Your child should always be a part of the family at mealtime. This should be a pleasant time for the family to be together and share stories and experiences. Give small portions of food to your child. If he is still hungry, let him have seconds. Selecting foods from all food groups (meat, dairy, grains, fruits, and vegetables) is a good way to provide a balanced diet. Choose and eat healthy snacks such as cheese, fruit, or yogurt. Televisions should never be on during mealtime.
At this age children usually become more cooperative in their play with other children. They are curious and imaginative.
Allow privacy while your child is changing clothes or using the bathroom. When your child starts wanting privacy on his own, let him know that you think this is good.
Breaking rules occasionally occurs at this age. Making children stand in a corner by themselves for 4 minutes is usually an effective way to correct the undesirable behavior. This technique is called time-out. If you have questions about behavior, ask your doctor.
It is important to set rules about television watching. Limit total TV time to no more than 1 hour per day. Children should not be allowed to watch shows with violence or sexual behaviors. Watch TV with your child and discuss the shows. Find other activities you can do with your child. Reading, hobbies, and physical activities are good alternatives to TV.
Your child should be seen by a dentist every 6 months or as often as the dentist recommends.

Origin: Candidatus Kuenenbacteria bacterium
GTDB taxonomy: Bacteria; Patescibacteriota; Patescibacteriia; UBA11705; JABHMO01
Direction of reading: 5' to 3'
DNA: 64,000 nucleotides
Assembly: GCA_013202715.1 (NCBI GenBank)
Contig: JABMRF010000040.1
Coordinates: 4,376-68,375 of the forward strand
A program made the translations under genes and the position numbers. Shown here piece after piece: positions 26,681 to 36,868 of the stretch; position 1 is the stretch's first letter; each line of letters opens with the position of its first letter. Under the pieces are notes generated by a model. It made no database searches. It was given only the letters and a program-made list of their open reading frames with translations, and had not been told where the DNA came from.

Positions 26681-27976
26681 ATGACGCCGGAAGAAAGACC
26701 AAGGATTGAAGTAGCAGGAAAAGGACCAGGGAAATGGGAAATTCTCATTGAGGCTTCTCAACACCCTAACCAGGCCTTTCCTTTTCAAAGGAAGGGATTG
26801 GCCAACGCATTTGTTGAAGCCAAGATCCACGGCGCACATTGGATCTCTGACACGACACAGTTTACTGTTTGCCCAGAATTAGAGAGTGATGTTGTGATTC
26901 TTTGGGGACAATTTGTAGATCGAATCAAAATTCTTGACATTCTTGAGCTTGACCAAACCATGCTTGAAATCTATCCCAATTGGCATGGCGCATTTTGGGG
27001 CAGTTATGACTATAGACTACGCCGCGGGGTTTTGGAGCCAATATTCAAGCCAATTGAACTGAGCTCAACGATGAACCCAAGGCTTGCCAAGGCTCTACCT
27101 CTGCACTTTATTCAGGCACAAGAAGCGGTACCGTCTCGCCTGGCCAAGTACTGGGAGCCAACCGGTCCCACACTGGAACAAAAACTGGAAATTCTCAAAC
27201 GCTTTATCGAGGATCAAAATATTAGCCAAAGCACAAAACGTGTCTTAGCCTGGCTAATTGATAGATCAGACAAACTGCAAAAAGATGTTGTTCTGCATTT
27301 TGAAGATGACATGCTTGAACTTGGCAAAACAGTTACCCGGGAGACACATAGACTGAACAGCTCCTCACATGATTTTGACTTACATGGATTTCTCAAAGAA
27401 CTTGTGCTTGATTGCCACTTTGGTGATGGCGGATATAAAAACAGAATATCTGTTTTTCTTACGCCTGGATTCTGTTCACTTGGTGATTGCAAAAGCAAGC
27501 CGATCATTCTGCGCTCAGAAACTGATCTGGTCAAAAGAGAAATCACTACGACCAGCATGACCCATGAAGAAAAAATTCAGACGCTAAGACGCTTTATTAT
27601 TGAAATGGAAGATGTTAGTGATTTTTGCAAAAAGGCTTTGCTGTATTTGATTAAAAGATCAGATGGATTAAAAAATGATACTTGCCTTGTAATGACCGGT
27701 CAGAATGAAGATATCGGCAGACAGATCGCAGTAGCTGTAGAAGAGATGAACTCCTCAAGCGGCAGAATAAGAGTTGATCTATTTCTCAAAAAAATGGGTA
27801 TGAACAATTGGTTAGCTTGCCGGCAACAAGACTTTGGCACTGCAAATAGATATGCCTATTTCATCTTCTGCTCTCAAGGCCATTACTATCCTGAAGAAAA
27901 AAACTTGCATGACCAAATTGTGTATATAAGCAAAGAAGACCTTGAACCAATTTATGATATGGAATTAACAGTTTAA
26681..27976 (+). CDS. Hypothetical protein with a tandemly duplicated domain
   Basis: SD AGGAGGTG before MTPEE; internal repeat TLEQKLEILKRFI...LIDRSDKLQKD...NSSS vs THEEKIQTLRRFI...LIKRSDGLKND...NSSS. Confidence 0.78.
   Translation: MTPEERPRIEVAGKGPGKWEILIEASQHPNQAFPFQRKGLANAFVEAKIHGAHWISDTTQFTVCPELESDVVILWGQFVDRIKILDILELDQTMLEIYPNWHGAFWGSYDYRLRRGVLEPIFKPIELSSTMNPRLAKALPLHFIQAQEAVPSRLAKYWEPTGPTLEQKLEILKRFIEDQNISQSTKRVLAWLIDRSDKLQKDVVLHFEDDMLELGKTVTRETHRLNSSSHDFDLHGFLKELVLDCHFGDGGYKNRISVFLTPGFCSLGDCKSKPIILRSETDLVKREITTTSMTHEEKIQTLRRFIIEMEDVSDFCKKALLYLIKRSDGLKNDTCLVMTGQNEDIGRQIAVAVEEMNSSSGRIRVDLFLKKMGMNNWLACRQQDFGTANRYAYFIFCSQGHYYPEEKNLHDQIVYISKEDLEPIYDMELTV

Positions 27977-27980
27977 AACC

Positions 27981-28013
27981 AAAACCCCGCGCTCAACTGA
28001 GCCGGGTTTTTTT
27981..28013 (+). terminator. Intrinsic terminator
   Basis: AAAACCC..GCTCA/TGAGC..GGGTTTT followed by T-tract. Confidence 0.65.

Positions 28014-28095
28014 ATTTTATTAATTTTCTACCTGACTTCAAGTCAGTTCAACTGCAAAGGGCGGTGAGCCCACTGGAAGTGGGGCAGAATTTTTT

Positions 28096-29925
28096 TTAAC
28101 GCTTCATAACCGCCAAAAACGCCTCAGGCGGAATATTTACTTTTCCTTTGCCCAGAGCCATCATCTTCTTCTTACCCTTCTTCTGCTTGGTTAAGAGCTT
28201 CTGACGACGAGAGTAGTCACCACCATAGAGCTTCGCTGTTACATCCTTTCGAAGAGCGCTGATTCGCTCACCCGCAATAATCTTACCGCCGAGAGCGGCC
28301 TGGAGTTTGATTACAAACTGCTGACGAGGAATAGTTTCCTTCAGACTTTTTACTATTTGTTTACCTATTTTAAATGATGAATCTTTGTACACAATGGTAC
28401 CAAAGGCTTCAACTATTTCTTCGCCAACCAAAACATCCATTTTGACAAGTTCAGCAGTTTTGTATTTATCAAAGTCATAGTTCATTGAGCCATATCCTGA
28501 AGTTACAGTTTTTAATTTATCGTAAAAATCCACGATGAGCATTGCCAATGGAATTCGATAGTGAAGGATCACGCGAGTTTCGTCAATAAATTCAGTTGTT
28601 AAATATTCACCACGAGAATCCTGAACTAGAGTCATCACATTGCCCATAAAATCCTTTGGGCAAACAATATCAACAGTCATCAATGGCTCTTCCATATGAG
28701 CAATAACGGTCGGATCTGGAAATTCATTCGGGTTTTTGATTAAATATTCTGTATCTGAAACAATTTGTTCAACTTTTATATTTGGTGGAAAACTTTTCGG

You can also help your child by following these tips:
Keep your child away from knives, power tools, or mowers.
Fires and Burns
Pedestrian and Bicycle Safety
Your child will probably receive shots such as:
An annual influenza shot is recommended for children up until 18 years of age. After a shot your child may run a fever and become irritable for about 1 day. Your child may also have some soreness, redness, and swelling where a shot was given.
For fever, give your child an appropriate dose of acetaminophen. For swelling or soreness, put a wet, warm washcloth on the area of the shot as often and as long as needed for comfort.
Call your child's healthcare provider immediately if:
A once-a-year check-up is recommended. Be sure to check your child's shot records before starting school to make sure he or she has all the required vaccinations.